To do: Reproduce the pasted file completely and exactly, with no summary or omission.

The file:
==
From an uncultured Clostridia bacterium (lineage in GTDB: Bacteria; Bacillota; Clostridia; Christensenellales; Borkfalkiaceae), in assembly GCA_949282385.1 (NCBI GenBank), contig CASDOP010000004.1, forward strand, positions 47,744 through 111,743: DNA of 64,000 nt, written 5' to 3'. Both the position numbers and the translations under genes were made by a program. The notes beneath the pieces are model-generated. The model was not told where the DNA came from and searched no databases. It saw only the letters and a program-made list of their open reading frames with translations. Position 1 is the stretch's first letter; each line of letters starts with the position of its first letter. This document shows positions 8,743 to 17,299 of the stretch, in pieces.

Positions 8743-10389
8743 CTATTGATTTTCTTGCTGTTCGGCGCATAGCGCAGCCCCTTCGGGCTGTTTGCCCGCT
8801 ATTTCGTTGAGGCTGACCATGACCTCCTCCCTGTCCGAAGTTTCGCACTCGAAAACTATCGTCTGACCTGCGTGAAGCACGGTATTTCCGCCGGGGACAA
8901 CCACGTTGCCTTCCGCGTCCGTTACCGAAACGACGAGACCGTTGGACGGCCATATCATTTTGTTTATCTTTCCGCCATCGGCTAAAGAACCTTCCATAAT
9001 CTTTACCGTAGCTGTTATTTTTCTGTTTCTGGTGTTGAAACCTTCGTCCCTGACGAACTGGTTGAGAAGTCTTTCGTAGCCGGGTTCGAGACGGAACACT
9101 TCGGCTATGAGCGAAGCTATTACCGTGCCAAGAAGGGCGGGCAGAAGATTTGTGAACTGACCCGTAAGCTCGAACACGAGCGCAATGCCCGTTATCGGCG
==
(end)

From an uncultured Clostridia bacterium (lineage in GTDB: Bacteria; Bacillota; Clostridia; Christensenellales; Borkfalkiaceae), in assembly GCA_949282385.1 (NCBI GenBank), contig CASDOP010000004.1, forward strand, positions 47,744 through 111,743: DNA of 64,000 nt, written 5' to 3'. Both the position numbers and the translations under genes were made by a program. The notes beneath the pieces are model-generated. The model was not told where the DNA came from and searched no databases. It saw only the letters and a program-made list of their open reading frames with translations. Position 1 is the stretch's first letter; each line of letters starts with the position of its first letter. This document shows positions 8,743 to 17,299 of the stretch, in pieces.

Positions 8743-10389
8743 CTATTGATTTTCTTGCTGTTCGGCGCATAGCGCAGCCCCTTCGGGCTGTTTGCCCGCT
8801 ATTTCGTTGAGGCTGACCATGACCTCCTCCCTGTCCGAAGTTTCGCACTCGAAAACTATCGTCTGACCTGCGTGAAGCACGGTATTTCCGCCGGGGACAA
8901 CCACGTTGCCTTCCGCGTCCGTTACCGAAACGACGAGACCGTTGGACGGCCATATCATTTTGTTTATCTTTCCGCCATCGGCTAAAGAACCTTCCATAAT
9001 CTTTACCGTAGCTGTTATTTTTCTGTTTCTGGTGTTGAAACCTTCGTCCCTGACGAACTGGTTGAGAAGTCTTTCGTAGCCGGGTTCGAGACGGAACACT
9101 TCGGCTATGAGCGAAGCTATTACCGTGCCAAGAAGGGCGGGCAGAAGATTTGTGAACTGACCCGTAAGCTCGAACACGAGCGCAATGCCCGTTATCGGCG